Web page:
Giants Travel Most, Reds Travel Least Among NL Teams in 2013

MLB announced its 2013 schedule last week. On Monday, we looked at the mileage each American League team will log next season traveling from city to city. The Chicago White Sox will have an advantage, as the schedule will require less than 23,000 miles in travel. The Seattle Mariners will be at a disadvantage, as the schedule calls for them to log more than 52,000 miles next season.

In the National League, the disparity between the most and least-traveled teams in 2013 isn’t quite as large as in the American League, but it’s close. Again, the compact geography of the Midwest gives a distinct advantage to teams in the NL Central. The Cincinnati Reds will log only 22, 505 miles next season, while the St. Louis Cardinals will go only 500 more. The San Francisco Giants, on the other hand, will travel just over 45,000 miles, more than double the Reds’ total. The teams in the NL East fall somewhere in between.

Here’s the total mileage for each team, by division:

National League East

Team Total Mileage Number of Three-City Road Trips
Nationals 24,720 4
Phillies 26,440 4
Mets 28,120 5
Braves 29,900 2
Marlins 35,040 4

National League Central

Team Total Mileage Number of Three-City Road Trips
Reds 22,505 5
Cardinals 22,555 5
Brewers 26,910 3
Cubs 27,675 4
Pirates 29,615 4

National League West

Team Total Mileage Number of Three-City Road Trips
Rockies 30,690 5
D’Backs 36,755 4
Padres 39,090 3
Dodgers 39,900 3
Giants 45,150 3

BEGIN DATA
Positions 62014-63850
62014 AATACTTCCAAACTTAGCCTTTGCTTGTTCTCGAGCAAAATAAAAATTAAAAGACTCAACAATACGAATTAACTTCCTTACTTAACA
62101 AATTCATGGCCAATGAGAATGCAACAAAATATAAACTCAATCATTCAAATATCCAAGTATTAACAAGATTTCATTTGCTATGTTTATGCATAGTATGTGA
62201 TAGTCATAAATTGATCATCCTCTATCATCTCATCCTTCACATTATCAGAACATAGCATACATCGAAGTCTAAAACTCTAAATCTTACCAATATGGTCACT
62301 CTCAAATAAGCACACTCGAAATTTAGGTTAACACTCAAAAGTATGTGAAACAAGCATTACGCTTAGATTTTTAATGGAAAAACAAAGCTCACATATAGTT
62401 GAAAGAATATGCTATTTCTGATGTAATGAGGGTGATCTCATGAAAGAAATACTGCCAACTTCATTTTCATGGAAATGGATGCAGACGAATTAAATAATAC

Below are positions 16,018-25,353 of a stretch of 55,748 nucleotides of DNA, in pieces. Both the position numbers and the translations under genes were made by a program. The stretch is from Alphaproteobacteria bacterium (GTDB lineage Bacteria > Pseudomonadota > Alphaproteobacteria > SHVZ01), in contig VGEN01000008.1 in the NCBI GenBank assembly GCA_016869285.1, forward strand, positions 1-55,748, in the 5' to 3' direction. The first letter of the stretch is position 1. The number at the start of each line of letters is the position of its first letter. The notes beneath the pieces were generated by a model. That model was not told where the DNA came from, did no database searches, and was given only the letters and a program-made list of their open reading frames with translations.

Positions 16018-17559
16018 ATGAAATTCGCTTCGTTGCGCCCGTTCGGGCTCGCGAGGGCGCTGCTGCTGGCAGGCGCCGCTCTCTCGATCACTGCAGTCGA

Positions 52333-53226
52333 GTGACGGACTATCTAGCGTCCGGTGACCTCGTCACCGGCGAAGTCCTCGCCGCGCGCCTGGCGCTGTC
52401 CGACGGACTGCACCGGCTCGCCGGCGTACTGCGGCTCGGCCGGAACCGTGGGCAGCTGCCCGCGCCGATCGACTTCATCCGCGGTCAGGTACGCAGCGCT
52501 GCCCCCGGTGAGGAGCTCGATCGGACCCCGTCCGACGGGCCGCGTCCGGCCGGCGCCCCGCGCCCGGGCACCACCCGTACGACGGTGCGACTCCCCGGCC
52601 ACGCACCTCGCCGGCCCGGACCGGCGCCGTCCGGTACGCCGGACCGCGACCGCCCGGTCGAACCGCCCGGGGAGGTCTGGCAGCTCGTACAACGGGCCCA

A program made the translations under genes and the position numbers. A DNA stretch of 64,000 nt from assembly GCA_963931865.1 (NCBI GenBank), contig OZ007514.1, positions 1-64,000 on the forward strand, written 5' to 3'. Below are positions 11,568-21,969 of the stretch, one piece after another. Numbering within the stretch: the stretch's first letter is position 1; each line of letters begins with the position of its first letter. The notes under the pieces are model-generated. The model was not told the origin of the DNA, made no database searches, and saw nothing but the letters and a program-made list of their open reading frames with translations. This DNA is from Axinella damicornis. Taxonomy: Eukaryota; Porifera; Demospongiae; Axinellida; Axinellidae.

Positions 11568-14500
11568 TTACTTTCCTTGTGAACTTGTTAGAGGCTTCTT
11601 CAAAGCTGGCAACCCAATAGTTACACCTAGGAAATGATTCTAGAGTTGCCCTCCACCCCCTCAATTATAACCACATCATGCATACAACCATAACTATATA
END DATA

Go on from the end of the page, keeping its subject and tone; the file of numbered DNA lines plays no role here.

As with the American League schedule, we see a disparity not only in miles traveled but in the number of three-city road trips taken by each team. And again, we have to ask why the Reds and the Cardinals — who play so many games against teams in relatively close proximity — have five three-city road trips, while the Giants, Dodgers and Padres — who are geographically the furthest from the rest of the National League — only have three three-city road trips.

Indeed, the Colorado Rockies will travel only 30,690 miles in 2013, despite   the fact that Denver is located more than 500 miles from every other city in the majors. The Rockies will make three trips to the East Coast next season, and will stop in three cities on each trip. That scheduling trick, alone, saves the Rockies more than 5,000 miles in travel. Colorado will also have two other three-city road trips to visit three of their four NL West rivals, saving even more time in the air.

A few months ago, my colleague Eno Sarris surveyed the available research on the effect of long-distance travel on athletic performance and concluded: “There’s enough blood in this water to call it: long-distance travel can affect your play on the field negatively.” This isn’t really much of a surprise, given what most of us have experienced when traveling cross-country or across the world. Jet lag leaves us tired, dehydrated and out of sorts.

As many noted in the comments to the American League travel story, the most effective way to cut down on travel for all players is to align all thirty teams geographically. Absent that radical change, however, the scheduling gurus at MLB should expand the number of three-city road trips for teams on the West Coast, and decrease those longer roadies for teams in the Midwest. That small change would go a long way toward a more equitable travel schedule for all thirty teams.



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Wendy writes about sports and the business of sports. She's been published most recently by Vice Sports, Deadspin and NewYorker.com. You can find her work at wendythurm.pressfolios.com and follow her on Twitter @hangingsliders.


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